inner ear. When this information conflicts the result can be
seasickness. This clash of sensory information
is passed along a portion of the brain known as
the area postrema which lies close to the brain
area that is responsible for vomiting and as we all
know this is a common symptom of seasickness.
Unfortunately unlike other ailments where the
body can purge itself through vomiting the nausea
from seasickness is often not assisted at all by the
act of vomiting.
Whilst researching this article I came upon a
very detailed scientific description of vomiting
which I think you will enjoy;
The principal motor act of vomiting
is accomplished through the simultaneous
contractions of the inspiratory and expiratory
respiratory muscles and is mediated by neurons
in the lateral medullary reticular formation and
perhaps by cells near the medullary midline.
Cocontraction of the diaphragm and abdominal
muscles increases pressure on the stomach which
causes gastric contents to be ejected through the
mouth.
Triggers
There are three main trig gers that bring about
seasickness;
1. Being below deck on a boat for extended periods of
time and therefore being unable to predict the motion of
the ship
2. Looking through binoculars or cameras which focuses
your attention on a narrow field of view so your brain cannot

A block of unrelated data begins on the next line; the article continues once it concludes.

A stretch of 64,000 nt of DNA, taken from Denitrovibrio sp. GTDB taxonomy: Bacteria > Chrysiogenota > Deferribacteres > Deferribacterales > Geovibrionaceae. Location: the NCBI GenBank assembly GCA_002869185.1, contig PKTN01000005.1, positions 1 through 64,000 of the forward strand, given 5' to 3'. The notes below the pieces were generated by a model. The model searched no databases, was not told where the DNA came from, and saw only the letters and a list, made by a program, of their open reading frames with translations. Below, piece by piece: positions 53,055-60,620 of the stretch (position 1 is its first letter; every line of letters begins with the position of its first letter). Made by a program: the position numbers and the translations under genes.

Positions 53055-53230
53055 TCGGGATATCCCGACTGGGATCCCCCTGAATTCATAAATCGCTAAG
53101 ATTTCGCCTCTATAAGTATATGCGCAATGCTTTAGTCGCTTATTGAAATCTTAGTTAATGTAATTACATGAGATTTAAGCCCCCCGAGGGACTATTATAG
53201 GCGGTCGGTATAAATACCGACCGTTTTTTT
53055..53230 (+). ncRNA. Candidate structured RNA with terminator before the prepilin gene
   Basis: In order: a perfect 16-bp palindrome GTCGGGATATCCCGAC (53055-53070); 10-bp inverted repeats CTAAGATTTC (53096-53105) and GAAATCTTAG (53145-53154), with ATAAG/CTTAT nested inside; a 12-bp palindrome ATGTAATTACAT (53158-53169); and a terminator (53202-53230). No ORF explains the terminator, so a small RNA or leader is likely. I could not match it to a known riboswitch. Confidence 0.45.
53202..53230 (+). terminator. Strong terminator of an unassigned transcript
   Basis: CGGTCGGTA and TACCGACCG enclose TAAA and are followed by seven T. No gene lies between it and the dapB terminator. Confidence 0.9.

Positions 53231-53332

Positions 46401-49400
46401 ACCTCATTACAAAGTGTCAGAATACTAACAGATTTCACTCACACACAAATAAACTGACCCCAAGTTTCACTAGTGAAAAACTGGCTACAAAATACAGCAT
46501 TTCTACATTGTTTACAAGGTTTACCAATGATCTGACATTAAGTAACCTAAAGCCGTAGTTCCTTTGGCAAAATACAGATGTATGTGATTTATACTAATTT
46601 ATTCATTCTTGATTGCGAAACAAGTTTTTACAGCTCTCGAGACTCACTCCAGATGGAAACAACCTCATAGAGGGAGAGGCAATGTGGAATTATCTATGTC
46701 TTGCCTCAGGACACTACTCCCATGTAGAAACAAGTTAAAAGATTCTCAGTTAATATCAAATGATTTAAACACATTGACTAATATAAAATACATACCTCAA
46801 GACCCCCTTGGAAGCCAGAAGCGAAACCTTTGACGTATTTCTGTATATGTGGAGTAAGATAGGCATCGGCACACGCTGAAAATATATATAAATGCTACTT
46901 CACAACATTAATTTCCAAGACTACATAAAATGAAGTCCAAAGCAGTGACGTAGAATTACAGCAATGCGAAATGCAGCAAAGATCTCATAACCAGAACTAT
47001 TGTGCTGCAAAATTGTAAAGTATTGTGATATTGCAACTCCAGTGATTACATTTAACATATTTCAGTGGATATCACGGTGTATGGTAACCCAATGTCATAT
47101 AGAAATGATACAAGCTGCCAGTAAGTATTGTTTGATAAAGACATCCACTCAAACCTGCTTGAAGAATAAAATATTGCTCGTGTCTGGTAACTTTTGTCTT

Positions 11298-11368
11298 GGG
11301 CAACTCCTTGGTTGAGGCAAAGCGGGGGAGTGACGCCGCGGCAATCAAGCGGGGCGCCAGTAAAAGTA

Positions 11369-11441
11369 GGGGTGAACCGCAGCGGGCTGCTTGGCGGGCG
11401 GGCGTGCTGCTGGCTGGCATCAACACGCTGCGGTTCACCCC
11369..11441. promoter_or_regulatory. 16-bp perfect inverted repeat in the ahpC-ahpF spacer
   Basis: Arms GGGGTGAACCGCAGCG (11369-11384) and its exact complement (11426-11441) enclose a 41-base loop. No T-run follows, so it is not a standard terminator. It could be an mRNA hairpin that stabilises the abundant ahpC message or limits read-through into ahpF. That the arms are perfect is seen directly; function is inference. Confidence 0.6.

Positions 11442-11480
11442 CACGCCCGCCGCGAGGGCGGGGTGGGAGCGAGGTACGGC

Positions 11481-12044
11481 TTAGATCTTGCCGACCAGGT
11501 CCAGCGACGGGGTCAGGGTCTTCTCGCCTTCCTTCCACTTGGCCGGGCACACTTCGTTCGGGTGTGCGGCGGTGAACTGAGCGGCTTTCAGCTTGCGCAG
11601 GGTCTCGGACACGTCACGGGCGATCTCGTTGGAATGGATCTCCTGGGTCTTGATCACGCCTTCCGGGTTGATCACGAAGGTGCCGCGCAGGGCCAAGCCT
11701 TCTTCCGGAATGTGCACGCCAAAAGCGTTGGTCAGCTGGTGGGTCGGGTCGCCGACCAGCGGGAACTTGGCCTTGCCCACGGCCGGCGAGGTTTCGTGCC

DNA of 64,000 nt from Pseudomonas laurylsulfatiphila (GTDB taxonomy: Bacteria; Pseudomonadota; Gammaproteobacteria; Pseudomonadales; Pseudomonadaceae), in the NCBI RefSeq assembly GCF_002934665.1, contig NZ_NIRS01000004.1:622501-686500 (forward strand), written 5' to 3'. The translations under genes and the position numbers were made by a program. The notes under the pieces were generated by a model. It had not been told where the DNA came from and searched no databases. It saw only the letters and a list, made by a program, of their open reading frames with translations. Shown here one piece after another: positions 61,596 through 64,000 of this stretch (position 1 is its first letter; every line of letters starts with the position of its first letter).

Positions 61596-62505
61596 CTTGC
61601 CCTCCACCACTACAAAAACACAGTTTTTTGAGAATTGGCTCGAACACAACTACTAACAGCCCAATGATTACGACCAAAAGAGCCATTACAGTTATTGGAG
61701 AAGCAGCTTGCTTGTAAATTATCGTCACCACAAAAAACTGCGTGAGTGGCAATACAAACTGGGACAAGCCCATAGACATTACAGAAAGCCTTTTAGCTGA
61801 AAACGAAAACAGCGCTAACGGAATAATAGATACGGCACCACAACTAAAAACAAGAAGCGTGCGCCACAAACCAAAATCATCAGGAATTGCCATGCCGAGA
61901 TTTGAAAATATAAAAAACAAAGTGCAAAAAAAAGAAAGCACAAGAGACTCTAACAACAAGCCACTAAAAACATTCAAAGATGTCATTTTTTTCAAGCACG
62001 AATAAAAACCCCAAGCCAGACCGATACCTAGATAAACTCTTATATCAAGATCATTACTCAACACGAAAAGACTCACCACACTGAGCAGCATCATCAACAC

adjust to the whole environment.
3. Reading books, compasses, fish finders or doing any
time consuming detailed work that takes your attention away
from the big picture, that huge rolling ocean.
Symptoms
Symptoms are numerous and people who suffer badly will
relate well to this list in order of suffering;
Excessive production of saliva
Anxiety
Headaches
Dizziness
Hyperventilating
Sweating
Loosing colour in the face
Nausea
Vomiting
Vomiting and bowel movements
Death( Only joking but some people tell me it would be a
welcome relief at this stage)
Prevention
There are no sure fired preventative measures for
seasickness apart from not getting on the boat and as I’ve stated
earlier even looking at a rolling boat can set some people off.
Likewise there are no magical cures once you become ill apart
from getting off that damn boat. Again the effects can follow
you and last for hours even once on shore. There are however
a number of medications and physical acts which can lessen
the effects and assist to some degree.
Ginger in the form of drops, tablets or capsules have been
on the market for a number of years and are claimed to lessen
the effects by acting as a soothing agent on the stomach. Most
brands recommend taking it several hours before heading
out. There have been a number of studies done on ginger by
various agencies around the world including a segment by the
Mythbusters crew. Overall results are varied but the general
consensus is that ginger does at least have a minor calming
effect on the stomach. Results on my boat have also varied
so I’m not convinced.
There are several over the counter medications such
as Quells and Travelcalm. Most of these medications are
antihistamine based and work by acting on calming the
stimulation around the inner ear. For best results an initial
dosage before heading out is again recommended, sometimes